Plants

Dicksonia antarctica* - (Tree Fern)

Dicksonia antarctica* - (Tree Fern)

Huge and beautiful tree ferns from Down Under. They need space, not too shady and a reasonably mild garden sheltered from strong winds. Everyone loves tree ferns. Please contact us for other stock availability and sizes.

Features Hardiness rating
IF IT HAS A RED TRAFFIC LIGHT

Hardy in Atlantic Seaboard gardens, The Channel Islands, gardens in Central London (and other large cities) and conservatories.

This is only meant as a guide; there are some plants with red labels that would only survive in extremely favoured spots such as The Isles of Scilly or coastal south-west Ireland.

We're always on hand to give advice about plants and their frost hardiness.

Please remember that these coloured labels are only a rough guide.

General Point about Plant Hardiness: The commonly held belief that it's better to 'plant small' is perfectly true with herbaceous plants, but not necessarily true with woody plants. They need some 'wood' on them to survive severe cold - so plants of marginal hardiness in very cold areas should really be planted LARGER, rather than smaller, wherever possible.

Exotics, Ferns, Shade, Space & Light Red
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Drimys winteri* - (Wynter's Bark)

Drimys winteri* - (Wynter's Bark)

A reliable little evergreen tree from South America with masses of white flowers and an upright, multi-stemmed, narrow habit. Fairly quick growing - 20ft after 15 years. Please contact us for stock availability and sizes.

Features Hardiness rating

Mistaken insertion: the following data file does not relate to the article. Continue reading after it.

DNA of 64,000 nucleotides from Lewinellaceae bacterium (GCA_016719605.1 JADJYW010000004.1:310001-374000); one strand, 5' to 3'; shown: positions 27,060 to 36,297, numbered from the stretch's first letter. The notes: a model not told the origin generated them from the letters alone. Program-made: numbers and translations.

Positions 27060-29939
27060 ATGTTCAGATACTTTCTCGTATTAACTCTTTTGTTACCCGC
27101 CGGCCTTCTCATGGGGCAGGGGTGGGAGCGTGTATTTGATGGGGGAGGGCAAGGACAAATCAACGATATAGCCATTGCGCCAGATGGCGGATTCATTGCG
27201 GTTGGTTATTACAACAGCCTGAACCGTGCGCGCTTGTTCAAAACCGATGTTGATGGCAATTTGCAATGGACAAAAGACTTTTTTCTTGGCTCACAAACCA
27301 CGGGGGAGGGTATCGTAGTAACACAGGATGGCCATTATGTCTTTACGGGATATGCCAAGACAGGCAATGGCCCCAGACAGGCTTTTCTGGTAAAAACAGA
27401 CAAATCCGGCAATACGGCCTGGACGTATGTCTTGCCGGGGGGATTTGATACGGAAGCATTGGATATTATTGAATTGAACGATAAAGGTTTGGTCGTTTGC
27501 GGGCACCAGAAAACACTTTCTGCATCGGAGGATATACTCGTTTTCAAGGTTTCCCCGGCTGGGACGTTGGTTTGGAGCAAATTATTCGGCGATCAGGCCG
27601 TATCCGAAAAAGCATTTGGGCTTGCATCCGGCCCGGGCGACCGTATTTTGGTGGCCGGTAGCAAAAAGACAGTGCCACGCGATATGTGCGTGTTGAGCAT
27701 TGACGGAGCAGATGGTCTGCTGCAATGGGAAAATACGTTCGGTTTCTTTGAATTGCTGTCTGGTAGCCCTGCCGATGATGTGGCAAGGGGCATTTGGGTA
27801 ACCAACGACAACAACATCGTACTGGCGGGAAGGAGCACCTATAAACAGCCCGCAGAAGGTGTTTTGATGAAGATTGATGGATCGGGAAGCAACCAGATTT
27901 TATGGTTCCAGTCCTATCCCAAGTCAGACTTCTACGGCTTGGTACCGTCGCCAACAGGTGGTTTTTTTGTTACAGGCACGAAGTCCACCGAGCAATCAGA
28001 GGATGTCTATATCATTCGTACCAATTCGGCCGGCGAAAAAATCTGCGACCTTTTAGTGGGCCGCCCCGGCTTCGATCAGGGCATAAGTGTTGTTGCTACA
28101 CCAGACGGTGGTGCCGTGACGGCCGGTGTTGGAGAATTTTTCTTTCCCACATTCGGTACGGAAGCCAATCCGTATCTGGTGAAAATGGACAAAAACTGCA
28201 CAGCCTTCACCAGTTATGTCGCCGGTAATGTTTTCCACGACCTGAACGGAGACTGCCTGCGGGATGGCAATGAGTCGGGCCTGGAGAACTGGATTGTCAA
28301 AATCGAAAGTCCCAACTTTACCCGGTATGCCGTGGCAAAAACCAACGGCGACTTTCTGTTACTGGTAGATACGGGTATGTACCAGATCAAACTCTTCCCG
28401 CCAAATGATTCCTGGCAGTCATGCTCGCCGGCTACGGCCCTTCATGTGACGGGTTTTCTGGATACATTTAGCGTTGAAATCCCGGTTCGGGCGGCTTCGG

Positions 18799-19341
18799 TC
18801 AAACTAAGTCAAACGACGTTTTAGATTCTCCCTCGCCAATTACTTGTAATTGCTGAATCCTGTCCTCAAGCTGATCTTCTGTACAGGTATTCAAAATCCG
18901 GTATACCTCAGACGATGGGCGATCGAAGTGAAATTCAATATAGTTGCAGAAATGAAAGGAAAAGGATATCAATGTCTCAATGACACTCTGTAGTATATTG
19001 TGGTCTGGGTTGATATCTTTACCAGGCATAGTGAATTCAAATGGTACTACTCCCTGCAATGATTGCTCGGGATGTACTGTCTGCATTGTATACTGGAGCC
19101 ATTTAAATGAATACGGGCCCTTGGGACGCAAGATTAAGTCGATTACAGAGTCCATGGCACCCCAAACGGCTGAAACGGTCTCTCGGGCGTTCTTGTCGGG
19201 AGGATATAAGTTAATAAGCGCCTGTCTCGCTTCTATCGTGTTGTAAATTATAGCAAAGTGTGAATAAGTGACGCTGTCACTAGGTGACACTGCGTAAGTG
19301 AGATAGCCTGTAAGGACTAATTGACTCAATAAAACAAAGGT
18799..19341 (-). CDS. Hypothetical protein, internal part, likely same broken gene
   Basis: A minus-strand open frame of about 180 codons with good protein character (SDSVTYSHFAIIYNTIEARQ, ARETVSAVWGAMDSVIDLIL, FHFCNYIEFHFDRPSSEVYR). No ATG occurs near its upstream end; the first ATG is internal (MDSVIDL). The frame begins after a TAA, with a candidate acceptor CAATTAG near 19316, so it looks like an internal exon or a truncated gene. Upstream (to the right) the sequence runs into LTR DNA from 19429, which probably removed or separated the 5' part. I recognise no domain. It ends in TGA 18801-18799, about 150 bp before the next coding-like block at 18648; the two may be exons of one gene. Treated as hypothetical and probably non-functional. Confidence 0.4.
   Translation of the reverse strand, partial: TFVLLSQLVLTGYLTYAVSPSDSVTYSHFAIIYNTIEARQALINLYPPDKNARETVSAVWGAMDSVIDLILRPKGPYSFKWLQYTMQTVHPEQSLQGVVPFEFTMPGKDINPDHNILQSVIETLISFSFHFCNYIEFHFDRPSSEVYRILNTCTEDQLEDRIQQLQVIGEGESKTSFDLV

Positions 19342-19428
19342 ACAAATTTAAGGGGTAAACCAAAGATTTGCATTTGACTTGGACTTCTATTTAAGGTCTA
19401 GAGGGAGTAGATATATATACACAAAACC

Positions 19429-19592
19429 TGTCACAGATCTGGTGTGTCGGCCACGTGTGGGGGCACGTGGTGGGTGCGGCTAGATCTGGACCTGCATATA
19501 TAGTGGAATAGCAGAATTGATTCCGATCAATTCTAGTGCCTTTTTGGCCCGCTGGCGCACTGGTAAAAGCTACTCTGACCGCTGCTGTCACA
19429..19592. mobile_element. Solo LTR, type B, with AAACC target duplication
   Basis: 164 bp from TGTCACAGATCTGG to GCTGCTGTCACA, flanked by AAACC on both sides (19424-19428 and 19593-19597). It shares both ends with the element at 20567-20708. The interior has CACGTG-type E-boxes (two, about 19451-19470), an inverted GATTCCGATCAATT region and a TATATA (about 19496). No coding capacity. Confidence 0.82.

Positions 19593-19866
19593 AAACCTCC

IF IT HAS AN AMBER TRAFFIC LIGHT

Hardy in the Home Counties if sensibly sited (avoiding severe frost pockets, for example). Many Amber Labelled Plants are from cuttings from well-established plants that have survived many harsh winters in the South-East.

This is only meant as a guide. Please remember we're always on hand to give advice about plants and their frost hardiness.

Please remember that these coloured labels are only a rough guide.

General Point about Plant Hardiness: The commonly held belief that it's better to 'plant small' is perfectly true with herbaceous plants, but not necessarily true with woody plants. They need some 'wood' on them to survive severe cold - so plants of marginal hardiness in very cold areas should really be planted LARGER, rather than smaller, wherever possible.

Shade, Soil - Clay, Soil - Dry/Well drained, Space & Light, Trees - Medium Amber
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Dryopteris erythrosora* - (Autumn Fern)

Dryopteris erythrosora* - (Autumn Fern)

Deciduous fern with coppery new fronds in spring and summer - all turning green later. Can grow to 3ft by 3ft. Please contact us for stock availability and sizes.

Features Hardiness rating
IF IT HAS A GREEN TRAFFIC LIGHT

Hardy anywhere in Britain below approximately 1000ft (300m)

This is only meant as a guide. Please remember we're always on hand to give advice about plants and their frost hardiness.

Please remember that these coloured labels are only a rough guide.

General Point about Plant Hardiness: The commonly held belief that it's better to 'plant small' is perfectly true with herbaceous plants, but not necessarily true with woody plants. They need some 'wood' on them to survive severe cold - so plants of marginal hardiness in very cold areas should really be planted LARGER, rather than smaller, wherever possible.

Ferns, Shade, Soil - Clay Green
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Echium fastuosum* - (Pride of Madeira)

Echium fastuosum* - (Pride of Madeira)

Wonderful exotica from Madeira. Shrubby, shapely (very), covered in electric blue flowers in May. A bit frost tender but you can always grow it in a nice big pot. Please contact us for stock availability and sizes.

Features Hardiness rating
IF IT HAS A RED TRAFFIC LIGHT

Hardy in Atlantic Seaboard gardens, The Channel Islands, gardens in Central London (and other large cities) and conservatories.